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Title: NMR-based metabonomic studies of human pancreatic cancer
Author: Storey, Rowland Lewis
ISNI:       0000 0004 5918 5249
Awarding Body: University of Leeds
Current Institution: University of Leeds
Date of Award: 2016
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Pancreatic cancer is one of the most fatal malignancies in the world with an overall 5-year survival rate of less than 5%. Diagnosing pancreatic cancer is not always straightforward. Clinical imaging of the pancreas can be misleading and currently available clinical biomarkers are few and lack sensitivity and specificity. Obtaining tissue or cytology from the pancreaticobiliary system to confirm a diagnosis is clinically invasive and may be inconclusive. Further non-invasive diagnostic biomarkers are clearly required. I describe the feasibility of nuclear magnetic resonance (NMR) spectroscopy as a modality for novel plasma and urine pancreaticobiliary biomarker discovery Plasma and urine samples from 44 patients undergoing pancreatic resection for pancreaticobiliary malignancy along with a benign cohort of 45 patients were acquired. Spectra were obtained on a Varian NMR 500 MHz spectrometer. Unsupervised and supervised multivariate pattern recognition techniques were used for chemometric analysis. Model validation was assessed through permutation and cross validation techniques Plasma metabonomic profiling identified clear separation between malignant and benign pancreaticobiliary disease with an overall sensitivity and specificity of 64.9 and 73.5% respectively. Sensitivity and specificity among non-jaundiced patients rose to 75 and 75.8% respectively. Suppressed metabolites among cancer patients included VLDL, valine and acetate. Up- regulated metabolites included isobutyrate, 3-hydroxybutyrate, lactate, acetoacetate, pyruvate, glucose and taurine. Urinary metabonomic profiling failed to satisfactorily discriminate between benign and malignant disease. Plasma nuclear magnetic resonance metabonomic profiling has significant potential for future pancreaticobiliary biomarker development. Plasma bilirubin is an important confounding factor, which must be accounted for in all future pancreaticobiliry metabonomic studies.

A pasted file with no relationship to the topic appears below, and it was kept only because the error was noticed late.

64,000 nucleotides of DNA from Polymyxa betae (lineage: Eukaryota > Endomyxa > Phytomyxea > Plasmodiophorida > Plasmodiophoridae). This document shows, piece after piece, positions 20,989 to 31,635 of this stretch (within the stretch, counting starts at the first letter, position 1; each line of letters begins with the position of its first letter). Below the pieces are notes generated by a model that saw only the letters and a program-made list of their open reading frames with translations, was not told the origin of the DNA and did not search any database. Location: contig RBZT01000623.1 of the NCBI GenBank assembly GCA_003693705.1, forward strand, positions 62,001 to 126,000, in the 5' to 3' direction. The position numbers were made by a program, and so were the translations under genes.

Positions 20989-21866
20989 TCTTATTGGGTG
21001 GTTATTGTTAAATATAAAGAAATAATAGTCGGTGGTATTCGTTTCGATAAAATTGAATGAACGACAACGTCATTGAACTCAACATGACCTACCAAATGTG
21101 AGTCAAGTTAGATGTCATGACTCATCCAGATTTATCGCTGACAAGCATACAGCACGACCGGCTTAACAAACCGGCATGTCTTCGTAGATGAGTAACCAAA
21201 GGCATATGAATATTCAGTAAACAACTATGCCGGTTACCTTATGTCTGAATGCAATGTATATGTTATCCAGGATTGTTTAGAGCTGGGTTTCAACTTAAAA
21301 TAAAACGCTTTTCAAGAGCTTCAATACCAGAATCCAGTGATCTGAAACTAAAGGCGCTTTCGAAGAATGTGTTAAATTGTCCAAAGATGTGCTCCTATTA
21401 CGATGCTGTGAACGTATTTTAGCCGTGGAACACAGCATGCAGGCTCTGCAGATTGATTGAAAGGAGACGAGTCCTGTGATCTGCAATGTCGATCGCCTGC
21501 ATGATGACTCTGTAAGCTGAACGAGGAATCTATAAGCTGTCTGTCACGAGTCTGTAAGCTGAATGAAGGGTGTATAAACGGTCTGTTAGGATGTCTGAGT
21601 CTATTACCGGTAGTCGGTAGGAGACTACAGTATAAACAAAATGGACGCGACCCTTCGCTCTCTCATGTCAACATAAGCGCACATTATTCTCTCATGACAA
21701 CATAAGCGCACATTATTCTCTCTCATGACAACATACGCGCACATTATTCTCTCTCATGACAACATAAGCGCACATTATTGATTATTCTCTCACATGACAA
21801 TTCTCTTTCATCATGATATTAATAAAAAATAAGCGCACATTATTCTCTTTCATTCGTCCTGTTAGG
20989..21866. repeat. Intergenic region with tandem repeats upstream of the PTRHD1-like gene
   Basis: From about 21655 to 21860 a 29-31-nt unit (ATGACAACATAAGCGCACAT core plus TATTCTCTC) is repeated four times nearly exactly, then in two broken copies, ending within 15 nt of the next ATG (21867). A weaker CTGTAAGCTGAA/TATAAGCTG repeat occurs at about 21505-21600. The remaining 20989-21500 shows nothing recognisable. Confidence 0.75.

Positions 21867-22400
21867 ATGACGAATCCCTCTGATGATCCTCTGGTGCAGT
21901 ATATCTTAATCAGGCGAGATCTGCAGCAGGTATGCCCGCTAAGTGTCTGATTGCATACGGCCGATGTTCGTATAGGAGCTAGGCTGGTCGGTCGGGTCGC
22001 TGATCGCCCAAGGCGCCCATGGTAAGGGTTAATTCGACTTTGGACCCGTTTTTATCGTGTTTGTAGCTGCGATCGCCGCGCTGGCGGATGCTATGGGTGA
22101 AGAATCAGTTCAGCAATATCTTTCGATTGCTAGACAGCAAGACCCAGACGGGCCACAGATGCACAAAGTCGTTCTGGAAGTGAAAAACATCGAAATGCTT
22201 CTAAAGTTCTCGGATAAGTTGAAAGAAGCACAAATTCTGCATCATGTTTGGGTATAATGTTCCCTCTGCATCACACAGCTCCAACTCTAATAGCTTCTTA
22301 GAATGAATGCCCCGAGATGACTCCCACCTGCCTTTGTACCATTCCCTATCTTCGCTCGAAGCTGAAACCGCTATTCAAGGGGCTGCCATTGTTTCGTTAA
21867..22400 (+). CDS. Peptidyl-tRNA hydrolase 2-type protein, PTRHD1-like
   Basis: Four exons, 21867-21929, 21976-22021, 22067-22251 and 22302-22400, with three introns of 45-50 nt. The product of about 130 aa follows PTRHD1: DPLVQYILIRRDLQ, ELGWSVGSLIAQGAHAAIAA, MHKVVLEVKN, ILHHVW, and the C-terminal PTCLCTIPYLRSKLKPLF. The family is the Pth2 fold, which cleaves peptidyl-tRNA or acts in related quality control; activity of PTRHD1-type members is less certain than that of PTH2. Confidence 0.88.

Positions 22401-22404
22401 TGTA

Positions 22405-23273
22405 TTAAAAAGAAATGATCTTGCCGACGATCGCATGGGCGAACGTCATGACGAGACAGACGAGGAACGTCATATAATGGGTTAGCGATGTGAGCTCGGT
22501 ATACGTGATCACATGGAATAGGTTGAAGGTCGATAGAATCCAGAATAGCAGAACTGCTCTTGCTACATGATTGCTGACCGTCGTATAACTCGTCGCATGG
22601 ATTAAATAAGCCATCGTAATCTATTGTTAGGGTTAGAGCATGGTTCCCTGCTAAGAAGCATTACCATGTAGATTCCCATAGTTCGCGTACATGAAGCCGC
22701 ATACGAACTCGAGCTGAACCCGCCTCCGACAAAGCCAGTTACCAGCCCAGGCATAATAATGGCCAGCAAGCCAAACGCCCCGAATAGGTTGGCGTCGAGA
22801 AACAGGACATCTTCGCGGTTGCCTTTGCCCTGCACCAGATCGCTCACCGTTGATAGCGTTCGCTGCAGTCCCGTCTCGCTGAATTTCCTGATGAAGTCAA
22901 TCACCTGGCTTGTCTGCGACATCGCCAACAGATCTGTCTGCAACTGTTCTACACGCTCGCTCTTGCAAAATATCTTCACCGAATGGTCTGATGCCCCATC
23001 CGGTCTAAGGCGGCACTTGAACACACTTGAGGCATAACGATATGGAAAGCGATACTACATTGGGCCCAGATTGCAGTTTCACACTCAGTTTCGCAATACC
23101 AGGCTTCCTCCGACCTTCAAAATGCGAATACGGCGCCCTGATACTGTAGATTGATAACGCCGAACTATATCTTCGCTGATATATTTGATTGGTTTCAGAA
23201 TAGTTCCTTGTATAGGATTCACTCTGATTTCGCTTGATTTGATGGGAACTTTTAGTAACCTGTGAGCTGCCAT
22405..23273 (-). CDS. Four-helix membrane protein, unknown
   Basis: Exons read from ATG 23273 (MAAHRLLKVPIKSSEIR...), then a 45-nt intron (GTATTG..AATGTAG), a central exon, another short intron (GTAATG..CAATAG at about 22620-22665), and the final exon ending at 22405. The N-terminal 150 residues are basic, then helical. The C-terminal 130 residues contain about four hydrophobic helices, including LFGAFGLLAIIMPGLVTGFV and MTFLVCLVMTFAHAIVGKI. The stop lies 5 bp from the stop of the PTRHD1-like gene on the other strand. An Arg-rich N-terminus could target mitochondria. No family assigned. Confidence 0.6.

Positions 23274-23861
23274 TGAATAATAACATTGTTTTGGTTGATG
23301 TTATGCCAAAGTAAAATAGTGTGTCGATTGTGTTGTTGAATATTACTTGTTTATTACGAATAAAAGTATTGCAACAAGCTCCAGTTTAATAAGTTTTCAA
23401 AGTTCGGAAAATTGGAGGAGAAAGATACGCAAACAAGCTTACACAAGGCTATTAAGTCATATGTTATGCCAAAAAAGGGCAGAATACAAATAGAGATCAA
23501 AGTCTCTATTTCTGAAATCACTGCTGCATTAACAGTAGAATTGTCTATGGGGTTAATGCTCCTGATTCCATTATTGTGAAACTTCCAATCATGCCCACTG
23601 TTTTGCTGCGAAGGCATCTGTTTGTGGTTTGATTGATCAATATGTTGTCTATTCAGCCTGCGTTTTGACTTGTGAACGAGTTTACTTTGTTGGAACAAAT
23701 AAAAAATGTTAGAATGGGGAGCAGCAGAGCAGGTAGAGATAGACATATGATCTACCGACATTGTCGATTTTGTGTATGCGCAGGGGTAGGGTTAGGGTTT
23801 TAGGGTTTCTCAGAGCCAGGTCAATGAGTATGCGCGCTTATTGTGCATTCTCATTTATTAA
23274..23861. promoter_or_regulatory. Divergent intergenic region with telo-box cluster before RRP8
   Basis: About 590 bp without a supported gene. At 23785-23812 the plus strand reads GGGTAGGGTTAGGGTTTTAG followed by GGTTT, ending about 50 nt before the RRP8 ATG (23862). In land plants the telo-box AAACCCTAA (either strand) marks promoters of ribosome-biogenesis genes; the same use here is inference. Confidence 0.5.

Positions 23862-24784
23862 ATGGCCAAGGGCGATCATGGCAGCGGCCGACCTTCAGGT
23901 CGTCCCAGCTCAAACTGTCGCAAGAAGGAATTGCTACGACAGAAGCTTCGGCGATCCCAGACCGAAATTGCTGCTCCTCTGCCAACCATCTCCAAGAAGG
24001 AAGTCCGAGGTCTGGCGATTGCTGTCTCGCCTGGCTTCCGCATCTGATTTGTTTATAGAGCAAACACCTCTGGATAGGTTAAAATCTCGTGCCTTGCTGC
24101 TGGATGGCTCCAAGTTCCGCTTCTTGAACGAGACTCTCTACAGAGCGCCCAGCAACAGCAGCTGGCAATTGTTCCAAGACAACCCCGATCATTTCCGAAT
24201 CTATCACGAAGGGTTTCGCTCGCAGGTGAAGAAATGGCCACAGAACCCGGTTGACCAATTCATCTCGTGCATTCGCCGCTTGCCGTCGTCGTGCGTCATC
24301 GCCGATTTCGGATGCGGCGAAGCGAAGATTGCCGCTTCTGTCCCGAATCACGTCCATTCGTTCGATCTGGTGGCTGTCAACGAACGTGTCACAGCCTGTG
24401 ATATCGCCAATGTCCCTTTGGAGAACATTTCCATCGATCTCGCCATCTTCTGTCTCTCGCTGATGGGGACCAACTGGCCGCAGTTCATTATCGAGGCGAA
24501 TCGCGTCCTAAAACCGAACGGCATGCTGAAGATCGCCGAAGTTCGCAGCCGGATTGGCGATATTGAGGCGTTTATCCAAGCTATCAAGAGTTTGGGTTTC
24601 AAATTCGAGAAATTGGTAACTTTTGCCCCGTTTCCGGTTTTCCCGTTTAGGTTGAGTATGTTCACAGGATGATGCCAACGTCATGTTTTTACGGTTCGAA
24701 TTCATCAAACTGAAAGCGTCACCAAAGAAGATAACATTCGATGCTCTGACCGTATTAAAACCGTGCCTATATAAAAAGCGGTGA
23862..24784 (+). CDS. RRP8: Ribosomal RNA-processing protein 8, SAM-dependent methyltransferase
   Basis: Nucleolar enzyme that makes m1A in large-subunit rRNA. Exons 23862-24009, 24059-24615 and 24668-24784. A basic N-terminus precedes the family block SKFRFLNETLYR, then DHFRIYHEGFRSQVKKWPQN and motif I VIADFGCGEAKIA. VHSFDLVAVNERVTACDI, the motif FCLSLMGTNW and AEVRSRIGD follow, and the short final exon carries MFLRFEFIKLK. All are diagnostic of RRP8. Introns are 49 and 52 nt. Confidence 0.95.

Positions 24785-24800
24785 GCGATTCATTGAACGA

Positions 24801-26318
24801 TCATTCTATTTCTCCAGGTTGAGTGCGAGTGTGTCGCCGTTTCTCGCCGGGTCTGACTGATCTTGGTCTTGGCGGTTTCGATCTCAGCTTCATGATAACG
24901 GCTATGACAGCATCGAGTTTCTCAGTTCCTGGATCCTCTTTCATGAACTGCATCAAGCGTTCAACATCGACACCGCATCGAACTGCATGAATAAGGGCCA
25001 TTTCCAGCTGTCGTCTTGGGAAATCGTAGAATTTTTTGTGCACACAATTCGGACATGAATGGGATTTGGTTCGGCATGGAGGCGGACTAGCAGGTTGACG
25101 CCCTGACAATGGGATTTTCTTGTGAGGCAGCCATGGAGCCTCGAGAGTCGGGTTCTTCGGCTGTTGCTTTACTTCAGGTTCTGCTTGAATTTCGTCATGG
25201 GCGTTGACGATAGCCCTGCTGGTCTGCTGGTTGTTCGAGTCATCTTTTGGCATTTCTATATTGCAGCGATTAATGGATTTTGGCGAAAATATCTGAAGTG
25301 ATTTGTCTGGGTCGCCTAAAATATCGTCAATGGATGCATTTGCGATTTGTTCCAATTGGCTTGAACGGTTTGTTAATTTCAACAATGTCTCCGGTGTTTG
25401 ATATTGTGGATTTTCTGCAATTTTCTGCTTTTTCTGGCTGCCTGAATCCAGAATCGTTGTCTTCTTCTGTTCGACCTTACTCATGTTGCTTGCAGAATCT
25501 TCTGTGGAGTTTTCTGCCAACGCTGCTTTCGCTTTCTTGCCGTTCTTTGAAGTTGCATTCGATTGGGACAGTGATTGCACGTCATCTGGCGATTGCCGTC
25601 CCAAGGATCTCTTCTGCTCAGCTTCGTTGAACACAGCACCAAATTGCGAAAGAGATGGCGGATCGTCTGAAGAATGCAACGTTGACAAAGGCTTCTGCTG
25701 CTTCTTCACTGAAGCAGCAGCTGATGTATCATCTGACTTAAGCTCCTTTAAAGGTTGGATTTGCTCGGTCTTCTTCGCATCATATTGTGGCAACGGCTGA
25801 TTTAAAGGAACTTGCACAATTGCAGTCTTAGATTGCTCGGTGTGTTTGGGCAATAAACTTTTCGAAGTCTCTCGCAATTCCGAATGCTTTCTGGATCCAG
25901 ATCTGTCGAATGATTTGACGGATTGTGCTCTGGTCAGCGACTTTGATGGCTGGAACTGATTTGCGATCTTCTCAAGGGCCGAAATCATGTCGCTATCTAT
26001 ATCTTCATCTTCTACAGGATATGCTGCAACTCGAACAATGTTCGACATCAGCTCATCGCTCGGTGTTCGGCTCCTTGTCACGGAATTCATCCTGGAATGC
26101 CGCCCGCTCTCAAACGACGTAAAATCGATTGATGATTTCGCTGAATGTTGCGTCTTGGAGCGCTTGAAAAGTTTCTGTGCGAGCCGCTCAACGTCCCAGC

Supervisor: Smith, Andrew Malvern ; Fisher, Julie ; Jayne, David Sponsor: Not available
Qualification Name: Thesis (M.D.) Qualification Level: Doctoral
EThOS ID:  DOI: Not available